In less than a month, the Calgary Men’s Chorus is sending a contingent to the GALA Choruses Festival in Denver, which is in the same country where 49 people were killed last night in a gay club by one man armed with an assault rifle that he got without a background check, despite being on FBI watch lists.

Up until this morning, my main worry was being able to remember all the insane dance moves we were roped in to learn in a couple of weeks.

But now, I’m scared of travelling to the country to the south of us. I don’t think I’m alone.

I’m more scared now than I was growing up in South Africa during the end of Apartheid, where being queer was illegal, where the first Pride march had participants marching with paper bags over their heads for fear of being recognised, arrested, assaulted, perhaps killed.

I was on the Pride 2001 committee with stalwarts from the first march, with a route through a very shady part of Johannesburg. In later years, rocks were thrown at the paraders and blood was spilled. It was dangerous then and it’s dangerous now.

Pride isn’t about washboard abs and tight brightly-coloured underwear and feather boas and high-energy dance music. We just happen to have good taste.

We’re not parading for you, we’re marching for our right to exist without being threatened. The fact that it looks like we’re having fun all the time is because we choose to celebrate the fact that we’re still alive, despite everything.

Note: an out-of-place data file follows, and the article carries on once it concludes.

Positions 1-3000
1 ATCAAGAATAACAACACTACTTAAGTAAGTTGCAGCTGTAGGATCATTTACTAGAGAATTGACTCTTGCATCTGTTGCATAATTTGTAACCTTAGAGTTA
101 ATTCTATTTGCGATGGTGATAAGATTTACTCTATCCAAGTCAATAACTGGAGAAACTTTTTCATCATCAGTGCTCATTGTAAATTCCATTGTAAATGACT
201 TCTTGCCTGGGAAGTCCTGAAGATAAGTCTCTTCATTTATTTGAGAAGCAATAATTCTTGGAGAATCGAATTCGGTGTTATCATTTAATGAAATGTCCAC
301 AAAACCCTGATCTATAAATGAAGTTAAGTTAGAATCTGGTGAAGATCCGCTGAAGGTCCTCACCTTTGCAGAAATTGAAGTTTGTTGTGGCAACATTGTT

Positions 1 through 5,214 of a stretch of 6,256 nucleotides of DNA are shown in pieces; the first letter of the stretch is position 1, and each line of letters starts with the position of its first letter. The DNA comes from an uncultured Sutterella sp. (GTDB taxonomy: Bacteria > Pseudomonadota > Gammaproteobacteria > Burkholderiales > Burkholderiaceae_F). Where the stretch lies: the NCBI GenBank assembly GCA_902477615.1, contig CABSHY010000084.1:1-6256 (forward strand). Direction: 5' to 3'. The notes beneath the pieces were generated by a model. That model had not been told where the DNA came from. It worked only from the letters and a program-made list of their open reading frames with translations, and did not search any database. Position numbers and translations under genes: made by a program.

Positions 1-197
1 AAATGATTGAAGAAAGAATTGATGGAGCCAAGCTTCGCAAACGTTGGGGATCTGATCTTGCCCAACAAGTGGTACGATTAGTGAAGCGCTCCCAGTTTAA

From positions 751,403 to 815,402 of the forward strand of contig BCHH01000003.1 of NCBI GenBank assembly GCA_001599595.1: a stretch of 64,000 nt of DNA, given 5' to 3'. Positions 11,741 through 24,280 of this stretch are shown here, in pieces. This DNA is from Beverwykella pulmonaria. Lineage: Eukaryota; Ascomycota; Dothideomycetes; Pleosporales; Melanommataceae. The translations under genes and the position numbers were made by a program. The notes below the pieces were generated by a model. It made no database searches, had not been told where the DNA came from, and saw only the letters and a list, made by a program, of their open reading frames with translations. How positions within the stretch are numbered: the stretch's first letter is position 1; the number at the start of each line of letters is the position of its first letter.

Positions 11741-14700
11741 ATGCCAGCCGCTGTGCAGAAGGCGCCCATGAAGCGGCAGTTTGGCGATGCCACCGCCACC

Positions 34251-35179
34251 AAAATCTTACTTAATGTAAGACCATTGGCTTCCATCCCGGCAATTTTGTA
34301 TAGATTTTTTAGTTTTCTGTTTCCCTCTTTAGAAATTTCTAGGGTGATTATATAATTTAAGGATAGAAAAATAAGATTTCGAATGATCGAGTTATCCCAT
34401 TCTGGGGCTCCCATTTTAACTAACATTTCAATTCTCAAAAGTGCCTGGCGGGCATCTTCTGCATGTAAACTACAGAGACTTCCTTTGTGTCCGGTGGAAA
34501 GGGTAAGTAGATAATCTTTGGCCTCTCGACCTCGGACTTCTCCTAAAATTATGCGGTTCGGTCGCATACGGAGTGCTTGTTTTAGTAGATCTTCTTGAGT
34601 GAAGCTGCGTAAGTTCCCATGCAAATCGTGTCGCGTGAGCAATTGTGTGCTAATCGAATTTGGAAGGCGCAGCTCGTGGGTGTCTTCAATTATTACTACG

But that burden gets heavy.

And just think: I’m white and (mostly) male. I’m on the lowest difficulty setting. I’ve had a good life in comparison to my queer family of colour. My only stories about queer friends dying are a result of suicide and AIDS. Not government oppression and chemical castration, and not murder with an assault rifle in a “free” country.

If you think I chose this, if you think that the wonderful men, women and everything in between, who went before me, who fought and died to be recognised as equal, chose this, if you think we choose to be targeted, you’re mad. Absolutely and utterly mad.

At the end of the film The Imitation Game, there’s a piece in the credits about how nearly 50,000 men and women in the UK were criminalised and persecuted for being gay. Only Alan Turing was pardoned. Posthumously, after he committed suicide. For being gay. He helped bring an early end to the Second World War, and saved the lives of millions of people, but hey, he’s a sexual deviant so he must be put down.

Now 49 more people are dead. I’m pretty sure not all of them were gay. A lot of straight people enjoy going to gay clubs to have a good time. Last night there was a show at the Pulse night club in Orlando. I’d have invited my straight friends.

The police had to tune out the sound of 49 ringing phones in the carnage of the club this morning, of people phoning their loved ones to see if they’d made it out alive.

As my friend Kristian said, people are targeting us. People are targeting black lives too. It’s not that all lives don’t matter, but realise that we do matter.

You know what’s funny about this? When I went to sleep early this morning, I was still mourning the death of Christina Grimmie.

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